The Antisemitic History of Fashion Brand Hugo Boss

The company, which has been called "Hitler's tailor," made uniforms for the Nazi party.

Let’s face it: It’s tough to be a fashionable Jew. (Beyond the general difficulties of being a Jew, of course.)

Sure, there are plenty of Jewish fashion designers and brands to choose from — Rachel Antonoff, Zach Posen and Ralph Lauren to name a few. But there are some equally big names in the fashion industry which either have been at the center of antisemitic scandals or have antisemitic origins.

Here on Hey Alma, we’ve already covered that Coco Chanel was a Nazi informant and early 2000s brand Von Dutch was started by a man who admired the Third Reich. Over at our partner site Jewish Telegraphic Agency, they’ve covered Adidas, the Nazi-founded company which was recently in the news for hesitating to sever ties with Kanye West over his antisemitism.

So, while we’re on the topic of fashion brands with ties to antisemitism and the Nazis, let’s talk about Hugo Boss — the company which has been called “Hitler’s Tailor.”

Founded in 1924 by a tailor named (you guessed it) Hugo Boss, Hugo Boss AG began as a factory in Metzingen, Germany. The company produced shirts, jackets, work clothing, sportswear and raincoats. After a brief period of bankruptcy, Boss restarted the company in 1931 — coincidentally, the year he joined the Nazi Party.

Though it’s disputed when Hugo Boss started supplying the Nazis with uniforms, what’s clear is that the company was licensed through the Reichszeugmeisterei, or quartermaster’s officer of Nazi Germany, to supply uniforms in 1928. This gave the company the ability to supply uniforms to Nazi Party organizations like the Sturmabteilung (SA), Schutzstaffel (SS), Hitler Youth and National Socialist Motor Corps. By 1932, Hugo Boss was manufacturing the iconic black SS uniform, and in 1938, the company also began to manufacture Wehrmacht uniforms. Additionally, Hugo Boss AG utilized the work of approximately 140 forced laborers from Poland in its factories, as well as the labor of 40 French prisoners of war between October 1940 and April 1941.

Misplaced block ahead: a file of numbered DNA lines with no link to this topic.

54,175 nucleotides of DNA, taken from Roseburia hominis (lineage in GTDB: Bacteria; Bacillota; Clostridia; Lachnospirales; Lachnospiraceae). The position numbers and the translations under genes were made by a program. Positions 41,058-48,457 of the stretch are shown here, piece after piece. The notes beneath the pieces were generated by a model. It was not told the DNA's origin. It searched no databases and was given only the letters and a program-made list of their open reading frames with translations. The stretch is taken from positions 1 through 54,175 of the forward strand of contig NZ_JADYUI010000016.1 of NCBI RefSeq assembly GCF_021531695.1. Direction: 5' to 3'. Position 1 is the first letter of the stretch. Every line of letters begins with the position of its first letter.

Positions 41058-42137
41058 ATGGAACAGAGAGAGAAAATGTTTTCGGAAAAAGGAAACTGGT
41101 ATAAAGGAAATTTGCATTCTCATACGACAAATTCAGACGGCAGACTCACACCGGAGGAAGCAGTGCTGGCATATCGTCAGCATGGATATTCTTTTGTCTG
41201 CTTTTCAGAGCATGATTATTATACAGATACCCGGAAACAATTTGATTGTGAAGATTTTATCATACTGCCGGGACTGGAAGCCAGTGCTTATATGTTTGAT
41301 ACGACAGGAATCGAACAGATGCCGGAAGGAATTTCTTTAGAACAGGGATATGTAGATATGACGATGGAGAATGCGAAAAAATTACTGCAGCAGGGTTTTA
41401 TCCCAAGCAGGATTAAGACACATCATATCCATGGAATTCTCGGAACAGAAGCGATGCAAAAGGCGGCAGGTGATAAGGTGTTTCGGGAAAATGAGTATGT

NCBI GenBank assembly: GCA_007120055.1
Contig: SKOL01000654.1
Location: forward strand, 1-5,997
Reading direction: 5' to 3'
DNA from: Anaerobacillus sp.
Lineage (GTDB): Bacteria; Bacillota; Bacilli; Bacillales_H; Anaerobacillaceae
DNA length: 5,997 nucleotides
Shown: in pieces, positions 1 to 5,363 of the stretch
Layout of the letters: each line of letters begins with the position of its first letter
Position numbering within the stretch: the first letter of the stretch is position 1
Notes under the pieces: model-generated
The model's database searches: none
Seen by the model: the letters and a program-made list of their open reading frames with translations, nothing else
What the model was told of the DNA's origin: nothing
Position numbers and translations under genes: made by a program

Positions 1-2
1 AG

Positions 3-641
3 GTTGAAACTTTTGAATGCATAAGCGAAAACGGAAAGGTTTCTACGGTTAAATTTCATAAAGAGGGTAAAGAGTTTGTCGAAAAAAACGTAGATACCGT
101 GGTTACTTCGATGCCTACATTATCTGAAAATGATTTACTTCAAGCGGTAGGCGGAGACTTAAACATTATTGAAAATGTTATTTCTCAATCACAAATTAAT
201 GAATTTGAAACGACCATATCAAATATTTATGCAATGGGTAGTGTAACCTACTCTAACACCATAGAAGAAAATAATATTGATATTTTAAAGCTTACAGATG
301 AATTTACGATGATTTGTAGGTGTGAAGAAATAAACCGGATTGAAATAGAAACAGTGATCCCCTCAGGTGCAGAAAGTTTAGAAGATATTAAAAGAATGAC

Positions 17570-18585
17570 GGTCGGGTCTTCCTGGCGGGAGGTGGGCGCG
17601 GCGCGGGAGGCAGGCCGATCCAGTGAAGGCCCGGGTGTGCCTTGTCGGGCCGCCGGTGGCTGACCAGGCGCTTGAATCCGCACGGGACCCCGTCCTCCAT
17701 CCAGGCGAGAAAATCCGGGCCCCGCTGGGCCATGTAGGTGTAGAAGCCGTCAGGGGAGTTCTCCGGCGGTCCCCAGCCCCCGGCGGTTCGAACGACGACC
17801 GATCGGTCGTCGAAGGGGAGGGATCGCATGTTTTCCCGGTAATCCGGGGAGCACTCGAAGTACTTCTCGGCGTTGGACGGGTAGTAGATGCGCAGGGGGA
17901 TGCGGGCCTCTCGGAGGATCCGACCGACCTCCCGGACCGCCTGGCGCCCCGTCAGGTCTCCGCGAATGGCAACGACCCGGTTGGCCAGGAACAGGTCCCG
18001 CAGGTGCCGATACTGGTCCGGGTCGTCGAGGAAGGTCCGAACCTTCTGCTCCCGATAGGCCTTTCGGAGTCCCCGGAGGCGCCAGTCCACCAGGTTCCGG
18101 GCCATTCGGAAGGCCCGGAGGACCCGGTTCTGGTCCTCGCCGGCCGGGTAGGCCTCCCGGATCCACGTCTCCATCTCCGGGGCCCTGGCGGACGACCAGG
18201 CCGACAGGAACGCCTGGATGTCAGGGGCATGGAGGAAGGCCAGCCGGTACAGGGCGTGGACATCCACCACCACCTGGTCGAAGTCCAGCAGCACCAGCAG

According to research Roman Koester, Hugo Boss AG “profited demonstrably from National Socialism.”

After the war, Boss was penalized during the process of denazification in Germany. He was stripped of his voting rights, his ability to run a business and was slapped with a heavy fine, though Boss appealed that decision and was given a less severe punishment. During this period, Boss also tried to argue that he had only joined the Nazi Party and became a supplier of uniforms as a financial decision (which, uh, does not make it any better).

Years later, his son Siegfried Boss would tell Austrian news outlet Profil, “Of course my father belonged to the Nazi Party.” He added, “But who didn’t belong back then? The whole industry worked for the Nazi Army.” However, Koester wrote in his book “Hugo Boss, 1924-1945,” “It is clear that Hugo F Boss did not only join the party because it led to contracts for uniform production, but also because he was a follower of National Socialism.”

Hugo Boss died in 1948, but his company continued operation and pivoted to making men’s suits in 1954. Over the next 40 years, Hugo Boss AG developed into the luxury brand we know today; however, the company’s institutional knowledge of its own Nazi ties dissipated. (In 1991, Hugo Boss AG was bought by Italian firm Marzotto Textile Group and to this day, the brand is no longer associated with the Boss family.)

This all changed in 1997, however, when Hugo Boss AG was alerted to the fact that Hugo Boss’s name was on a list of dormant bank accounts released by Swiss bankers. The revelation that this bank account existed led Hugo Boss AG to discover Boss’s dealing with the Nazis.

“Right now we are trying to get a handle on the situation,” a spokeswoman for Boss, Monika Steilen, said at the time. “This is a very new theme for us. We have nothing in our archives.”

Following the discovery, the fashion brand funded the writing and publication of the book “Hugo Boss, 1924-1945,” which delineated Hugo Boss’s Nazi history. It was published in 2011, and at the time, Hugo Boss AG issued an apology saying it wished to “express its profound regret to those who suffered harm or hardship at the factory run by Hugo Ferdinand Boss under National Socialist rule.”

In spite of this troubling history, according to Reuters, Hugo Boss AG generated $3.17 billion worth of revenue in 2021.

So there you have it. I’m certainly not going to tell you what to do, but I’m going to stick with Jewish fashion brands like Susan Alexandra when it comes to adorning my Jewish self.

Evelyn Frick

Evelyn Frick (she/they) is a writer and associate editor at Hey Alma. She graduated from Vassar College in 2019 with a Bachelor of Arts in English Literature. In her spare time, she's a comedian and contributor for Reductress and The Onion.

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